Once a Porirua boy . . .
Faith, family, friends – All Black looks to his roots and his sport
Were you always a Porirua boy?
I was born and bred in Porirua. I went to Maraeroa School, Brandon Intermediate and then moved to Wellington College. I still get stick from the boys for moving to town, but my heart’s in Porirua. What was it like growing up here?
It’s the school of hard knocks. At four o’clock, I’d get home from Brandon Intermediate and then walk to Porirua Park from Cannons Creek — a long walk.
I’d go home, eat a loaf of bread and go to training. I’d walk to training. Sometimes my dad would pick me up, but sometimes he wouldn’t.
Another memory is one of my first trainings. We were told to lineup and the coach said we were going to play bullrush. Then he said, ‘‘I’m the tagger and you have to tackle me’’. It was a harden-up lesson. Was it part of your success?
Definitely. I’m not saying, ‘‘The hood bought me up’’, because it wasn’t like that, but it definitely taught me good values. In Porirua there is not really a lot. Back then, as a young footy player, it was just enjoy the footy and go hard. ‘‘Here’s the ball, now go do it.’’ We didn’t have all the fancy technology people have now days. It was just, ‘‘Here’s the ball and go’’. I loved playing the local teams out here. Do you come back much?
Yes, my mum’s still out here and my family’s out here. I go back when I can and always chill out there. Sunday lunch and Sunday dinners are always good. What do you think of Porirua’s ability to produce rugby players?
You look at the Hurricanes and maybe a third of the team come from Porirua. There are so many successful players coming out of Porirua itself. There is a lot of talent. How are you feeling about this season?
I am feeling healthy. My body is feeling refreshed. I’m feeling good to go and ready for this year. I have no injuries and had a really good break. Everything has happened in a good way. The whole team culture and ethos is going really well as well, just trucking along. Any predictions season?
I don’t want to sound too arro-
this gant, but with confidence I say we will do pretty well. We have had our whole culture re-evaluated and changed up a bit, but I can’t give away too many secrets. Where are your sights set this year?
Obviously I want to make the All Blacks. That’s one of my priorities, but in saying that I just want to win. It’s like a ladder and I have All Blacks at the top and then Super championship below that and then I want to play the best I can and provide the best performance week in and week out, consistently, for my team. Whether I make the All Blacks or not, I just want to be better. Are you pursuing the 2015 World Cup in Britain?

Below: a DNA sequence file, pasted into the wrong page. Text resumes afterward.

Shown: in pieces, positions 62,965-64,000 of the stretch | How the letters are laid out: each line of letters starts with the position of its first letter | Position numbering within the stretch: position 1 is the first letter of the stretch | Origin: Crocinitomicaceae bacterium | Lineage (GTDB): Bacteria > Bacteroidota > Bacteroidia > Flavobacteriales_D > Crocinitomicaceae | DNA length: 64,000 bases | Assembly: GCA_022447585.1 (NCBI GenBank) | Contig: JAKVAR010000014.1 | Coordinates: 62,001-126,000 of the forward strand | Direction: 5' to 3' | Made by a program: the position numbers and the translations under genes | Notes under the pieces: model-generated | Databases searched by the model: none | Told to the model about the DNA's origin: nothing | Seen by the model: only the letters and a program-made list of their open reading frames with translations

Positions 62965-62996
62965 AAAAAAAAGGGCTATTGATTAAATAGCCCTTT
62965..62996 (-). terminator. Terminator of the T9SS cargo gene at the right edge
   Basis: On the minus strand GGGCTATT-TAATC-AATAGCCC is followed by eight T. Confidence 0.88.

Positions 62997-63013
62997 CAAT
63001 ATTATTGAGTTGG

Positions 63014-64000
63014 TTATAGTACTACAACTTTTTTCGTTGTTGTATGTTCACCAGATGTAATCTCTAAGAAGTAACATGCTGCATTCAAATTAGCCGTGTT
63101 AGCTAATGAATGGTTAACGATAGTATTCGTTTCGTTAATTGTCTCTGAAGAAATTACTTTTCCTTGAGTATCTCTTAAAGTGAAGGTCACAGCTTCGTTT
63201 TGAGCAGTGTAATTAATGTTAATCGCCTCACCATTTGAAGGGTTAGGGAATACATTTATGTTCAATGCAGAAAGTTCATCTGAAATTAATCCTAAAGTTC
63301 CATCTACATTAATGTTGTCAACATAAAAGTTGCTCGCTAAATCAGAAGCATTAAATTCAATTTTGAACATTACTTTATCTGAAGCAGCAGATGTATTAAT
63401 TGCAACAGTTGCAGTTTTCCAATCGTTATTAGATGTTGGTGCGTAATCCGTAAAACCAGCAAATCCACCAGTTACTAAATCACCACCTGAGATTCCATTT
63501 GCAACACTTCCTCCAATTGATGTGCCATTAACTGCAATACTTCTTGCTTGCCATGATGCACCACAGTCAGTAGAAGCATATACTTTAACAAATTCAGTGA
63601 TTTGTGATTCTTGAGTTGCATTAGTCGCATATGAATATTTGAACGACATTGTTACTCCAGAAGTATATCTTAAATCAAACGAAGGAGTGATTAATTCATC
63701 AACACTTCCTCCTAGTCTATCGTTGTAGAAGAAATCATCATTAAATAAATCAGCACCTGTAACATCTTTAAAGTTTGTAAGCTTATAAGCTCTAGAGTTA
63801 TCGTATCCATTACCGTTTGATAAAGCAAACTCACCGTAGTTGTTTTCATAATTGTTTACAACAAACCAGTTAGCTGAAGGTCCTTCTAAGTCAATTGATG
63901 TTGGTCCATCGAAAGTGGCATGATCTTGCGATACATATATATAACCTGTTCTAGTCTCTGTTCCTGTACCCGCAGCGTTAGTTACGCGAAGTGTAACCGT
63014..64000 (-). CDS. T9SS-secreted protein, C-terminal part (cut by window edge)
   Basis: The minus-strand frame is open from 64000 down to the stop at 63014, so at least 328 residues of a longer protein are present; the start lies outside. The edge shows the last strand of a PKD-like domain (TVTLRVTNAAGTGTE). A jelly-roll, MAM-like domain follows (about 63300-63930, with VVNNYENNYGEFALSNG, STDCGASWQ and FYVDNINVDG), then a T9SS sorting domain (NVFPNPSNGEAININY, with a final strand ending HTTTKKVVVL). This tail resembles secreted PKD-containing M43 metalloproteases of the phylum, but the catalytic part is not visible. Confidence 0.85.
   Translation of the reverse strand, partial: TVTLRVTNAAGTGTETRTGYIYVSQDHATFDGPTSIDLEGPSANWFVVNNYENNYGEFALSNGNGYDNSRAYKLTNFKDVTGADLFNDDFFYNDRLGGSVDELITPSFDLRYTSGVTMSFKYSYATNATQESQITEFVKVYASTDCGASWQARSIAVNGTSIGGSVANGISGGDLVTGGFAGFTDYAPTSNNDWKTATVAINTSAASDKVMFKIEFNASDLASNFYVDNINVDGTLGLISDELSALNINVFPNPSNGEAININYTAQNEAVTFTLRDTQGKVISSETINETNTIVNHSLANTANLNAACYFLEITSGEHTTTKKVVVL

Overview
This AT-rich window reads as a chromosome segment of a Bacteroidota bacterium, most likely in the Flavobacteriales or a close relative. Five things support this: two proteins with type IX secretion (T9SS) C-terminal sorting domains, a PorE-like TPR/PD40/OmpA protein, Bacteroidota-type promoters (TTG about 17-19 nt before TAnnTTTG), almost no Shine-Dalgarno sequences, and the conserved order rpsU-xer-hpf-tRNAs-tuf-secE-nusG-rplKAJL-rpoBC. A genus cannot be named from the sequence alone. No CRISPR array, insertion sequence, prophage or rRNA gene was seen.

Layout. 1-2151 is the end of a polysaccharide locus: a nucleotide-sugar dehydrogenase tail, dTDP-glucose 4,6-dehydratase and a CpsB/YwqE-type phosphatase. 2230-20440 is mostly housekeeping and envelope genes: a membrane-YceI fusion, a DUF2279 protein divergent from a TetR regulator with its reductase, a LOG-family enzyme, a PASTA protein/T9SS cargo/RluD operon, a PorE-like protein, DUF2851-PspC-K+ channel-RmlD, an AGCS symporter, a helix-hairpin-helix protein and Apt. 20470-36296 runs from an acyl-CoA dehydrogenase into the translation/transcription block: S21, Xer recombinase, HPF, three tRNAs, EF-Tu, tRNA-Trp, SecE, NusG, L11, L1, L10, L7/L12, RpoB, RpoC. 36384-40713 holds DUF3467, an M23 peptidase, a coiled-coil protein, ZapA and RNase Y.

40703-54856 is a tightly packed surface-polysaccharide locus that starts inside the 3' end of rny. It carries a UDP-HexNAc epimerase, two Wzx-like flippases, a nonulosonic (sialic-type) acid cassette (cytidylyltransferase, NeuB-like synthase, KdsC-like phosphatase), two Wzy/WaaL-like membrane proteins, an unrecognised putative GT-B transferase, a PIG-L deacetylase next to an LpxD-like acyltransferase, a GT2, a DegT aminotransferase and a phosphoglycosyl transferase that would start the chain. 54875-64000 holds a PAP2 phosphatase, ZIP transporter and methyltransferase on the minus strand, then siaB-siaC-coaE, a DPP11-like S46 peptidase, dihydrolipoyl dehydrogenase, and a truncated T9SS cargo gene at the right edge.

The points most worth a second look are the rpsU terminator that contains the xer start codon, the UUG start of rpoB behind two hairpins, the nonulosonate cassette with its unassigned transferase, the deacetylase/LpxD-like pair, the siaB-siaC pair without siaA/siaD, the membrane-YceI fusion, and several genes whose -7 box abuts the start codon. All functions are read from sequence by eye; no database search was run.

I wouldn’t lie and say that wasn’t one of my goals. Since I was at school I always wanted to make that 2015 World Cup. That’s the goal, a dream I’ve had in my heart for a while. But in saying that I have to focus on each day as it comes. I will be very blessed if I make that team, but that’s a long way away and obviously I have a team here. In the rugby world, I still have to play a season. What keeps you going?
Definitely my faith in God, my family and my friends – my wife’s in that, too. Also, a self-belief in the fact I can do it. The fact I can prove to others that you can do whatever you want to do. Anyone can do whatever they want to do if they work hard. You got married last year. How’s that going?
It’s hard to answer because it’s more than good. Here’s the best way to describe it: God created the world and said it was good. Married life is really good. My wife looks after me. You’re 23, married, playing for the Hurricanes and have made your All Black debut. A lot of people would only dream of that.
You’ll get anything if you work hard, no matter how long it takes. It sounds so cliche, but it’s so true. I am a true believer in hard work. Especially if you’re from Porirua, you have to work hard. People will doubt you and that’s just how it is. You grow up in Cannons Creek or Waitangirua, and people are going to look at you different because you’re from Porirua.
But, the thing is, when you have success there is a bit of hope. And that’s what I try to represent. I still remember my roots and stay humble and true to that. Was it always rugby?
Yup. Even if I didn’t get paid I’d still play rugby. You get to smash people for a living. It’s fun, I enjoy it. I’ve always said if I didn’t enjoy it I wouldn’t do it. Have you always been a prop?
I was always a prop, but played No 8 for a year when I was young in Porirua. I stayed true to being a prop. What advice do you have for other young people? My mum always said to never take the easy way out. That’s probably the biggest advice. If you take the hard route you will learn, and the best thing you can do is learn. Whatever you want to be, a doctor or an All Black, never take the easy way out, work hard.